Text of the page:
The Colorado College Summer Music Festival brings together world-class instructors, the classical luminaries of the future, and extraordinary performances.
You can see—and, more importantly, hear—tomorrow’s classical music stars right here in Colorado Springs every summer when Colorado College presents its annual Summer Music Festival. This year’s festival, the 38th annual, happens June 5–24 on campus, and the public is welcome to attend these extraordinary musical performances.
Susan Grace has been a faculty member with the event since its inception. Her husband, Michael Grace, was a co-founder and still writes program notes and offers preprogram lectures. Susan is now the music director for the event.
A lucky and talented 54 music students from all over the country—and sometimes Europe and Asia—are accepted into the annual summer program. In addition to the written application, students must send a video of themselves playing their instrument, which include violin, viola, cello, bass, flute, oboe, clarinet, bassoon, horn, trumpet, trombone, timpani/percussion, and piano.
Top students from major music schools such as the Juilliard School and Oberlin Conservatory have participated to augment their education with three weeks of intensive work; students get about six hours a day of instruction and practice. But not all classes are about playing the instrument. Other topics addressed include how to prepare for and present themselves at an audition, mental toughness, improvisation, and talking to an audience about the music being performed.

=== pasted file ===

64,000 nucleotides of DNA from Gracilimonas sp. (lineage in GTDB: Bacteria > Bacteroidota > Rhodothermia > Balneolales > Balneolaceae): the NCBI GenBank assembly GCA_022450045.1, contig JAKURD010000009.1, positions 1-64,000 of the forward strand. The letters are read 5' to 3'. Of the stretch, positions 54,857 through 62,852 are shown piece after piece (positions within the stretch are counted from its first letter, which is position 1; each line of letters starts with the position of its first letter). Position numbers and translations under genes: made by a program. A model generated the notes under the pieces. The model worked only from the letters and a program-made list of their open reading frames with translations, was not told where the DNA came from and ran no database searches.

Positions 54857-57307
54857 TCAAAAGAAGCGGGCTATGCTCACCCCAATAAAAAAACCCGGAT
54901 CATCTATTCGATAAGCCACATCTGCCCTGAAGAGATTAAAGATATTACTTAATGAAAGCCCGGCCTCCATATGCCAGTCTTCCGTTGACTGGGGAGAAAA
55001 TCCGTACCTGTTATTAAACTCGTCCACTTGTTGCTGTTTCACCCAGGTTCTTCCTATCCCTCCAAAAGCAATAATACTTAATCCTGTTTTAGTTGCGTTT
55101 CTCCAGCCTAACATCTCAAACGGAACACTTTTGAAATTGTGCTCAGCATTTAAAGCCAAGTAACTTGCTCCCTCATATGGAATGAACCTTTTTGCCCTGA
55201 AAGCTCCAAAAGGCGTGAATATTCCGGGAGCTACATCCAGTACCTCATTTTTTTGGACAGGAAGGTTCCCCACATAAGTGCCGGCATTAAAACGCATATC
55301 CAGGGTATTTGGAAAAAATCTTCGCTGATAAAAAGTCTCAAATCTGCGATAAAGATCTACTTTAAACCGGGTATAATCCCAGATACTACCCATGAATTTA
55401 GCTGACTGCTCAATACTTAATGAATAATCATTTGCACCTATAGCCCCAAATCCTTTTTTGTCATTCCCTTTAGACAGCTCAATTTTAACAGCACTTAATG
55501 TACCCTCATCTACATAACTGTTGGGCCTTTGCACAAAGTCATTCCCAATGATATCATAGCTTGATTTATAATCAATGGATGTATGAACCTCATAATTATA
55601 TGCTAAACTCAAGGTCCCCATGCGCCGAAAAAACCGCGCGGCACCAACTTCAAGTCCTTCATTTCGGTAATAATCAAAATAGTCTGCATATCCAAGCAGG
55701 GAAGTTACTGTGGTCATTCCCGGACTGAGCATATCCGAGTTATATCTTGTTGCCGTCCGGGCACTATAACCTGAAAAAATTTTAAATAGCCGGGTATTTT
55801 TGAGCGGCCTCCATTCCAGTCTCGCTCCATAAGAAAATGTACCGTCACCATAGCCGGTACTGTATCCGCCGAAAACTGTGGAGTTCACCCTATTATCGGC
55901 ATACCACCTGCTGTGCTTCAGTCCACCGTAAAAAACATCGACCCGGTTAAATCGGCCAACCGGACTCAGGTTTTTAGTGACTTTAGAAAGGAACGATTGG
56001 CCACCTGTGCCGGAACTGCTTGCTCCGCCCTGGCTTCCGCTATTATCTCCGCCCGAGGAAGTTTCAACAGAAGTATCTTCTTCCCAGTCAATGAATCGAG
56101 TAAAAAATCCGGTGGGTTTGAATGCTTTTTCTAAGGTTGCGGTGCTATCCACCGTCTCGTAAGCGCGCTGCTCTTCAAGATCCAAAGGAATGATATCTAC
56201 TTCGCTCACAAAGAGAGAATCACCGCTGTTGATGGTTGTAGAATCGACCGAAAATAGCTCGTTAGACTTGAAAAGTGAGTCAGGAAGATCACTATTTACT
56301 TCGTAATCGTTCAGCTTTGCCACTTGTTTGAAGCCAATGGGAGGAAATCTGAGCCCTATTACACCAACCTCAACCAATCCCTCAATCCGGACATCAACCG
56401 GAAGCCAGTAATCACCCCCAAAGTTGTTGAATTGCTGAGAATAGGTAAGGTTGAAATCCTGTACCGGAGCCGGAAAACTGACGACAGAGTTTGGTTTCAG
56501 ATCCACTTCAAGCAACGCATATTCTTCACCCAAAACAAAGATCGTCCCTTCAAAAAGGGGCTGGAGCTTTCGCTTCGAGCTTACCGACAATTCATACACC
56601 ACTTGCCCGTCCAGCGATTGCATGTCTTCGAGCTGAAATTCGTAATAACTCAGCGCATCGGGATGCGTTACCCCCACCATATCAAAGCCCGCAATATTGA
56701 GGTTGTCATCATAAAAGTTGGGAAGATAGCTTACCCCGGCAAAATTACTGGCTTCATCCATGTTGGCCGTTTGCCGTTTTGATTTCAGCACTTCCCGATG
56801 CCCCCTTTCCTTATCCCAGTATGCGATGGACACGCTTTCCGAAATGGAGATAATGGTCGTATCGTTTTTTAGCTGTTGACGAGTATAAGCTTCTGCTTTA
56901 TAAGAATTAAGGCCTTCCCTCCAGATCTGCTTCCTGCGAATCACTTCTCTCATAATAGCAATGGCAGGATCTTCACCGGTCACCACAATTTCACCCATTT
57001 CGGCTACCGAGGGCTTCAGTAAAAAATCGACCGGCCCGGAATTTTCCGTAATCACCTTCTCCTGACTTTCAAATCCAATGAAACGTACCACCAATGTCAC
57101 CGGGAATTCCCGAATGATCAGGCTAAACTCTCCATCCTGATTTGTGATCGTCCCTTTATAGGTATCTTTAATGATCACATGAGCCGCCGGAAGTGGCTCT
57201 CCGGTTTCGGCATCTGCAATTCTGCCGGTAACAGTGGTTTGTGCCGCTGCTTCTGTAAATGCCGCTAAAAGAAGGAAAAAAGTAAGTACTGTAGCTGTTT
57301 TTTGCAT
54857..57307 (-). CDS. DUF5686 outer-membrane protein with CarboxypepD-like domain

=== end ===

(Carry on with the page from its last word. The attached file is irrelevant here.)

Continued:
“We have students leave here saying, ‘I’ve never learned so much in such a short time,’” Susan says with more than a little pride. In fact, many former students have gone on to careers as star performers at large metropolitan symphonies. While they are here, they participate in the concert series, including formal and informal chamber music concerts, plus five orchestra performances, including a free children’s concert and several off-campus outreach concerts. Six to eight students are chosen by audition for concerto readings. All are open to the public.
It’s not all work and no play for students. The festival players represent traditional instruments found in a typical orchestra, but occasionally they get to play something unusual. The horn faculty member sometimes takes students up to the mountains to play an alpine horn: that long, unwieldy instrument with a bell-shaped end. And although they stay on campus, they usually take a trip to Garden of the Gods and get to go on a mountain hike while here.
The faculty also is carefully selected and includes musicians who excel as teachers—Susan says “No divas, please”—from all over North America. They may be concert masters from such places as Montreal, Philadelphia, or St. Paul. Many of the same faculty members have returned year after year. For example, festival conductor Scott Yoo, host and executive producer of Great Performances: Now Hear This on PBS and chief conductor and artistic director of the Mexico City Philharmonic, has been coming for 20 years.
“It’s pretty intense, and the students are mostly here to learn,” Susan says. The experience also “gives students a lot of access to the faculty. They have lunch together and have great conversations. Now they are like family to me.”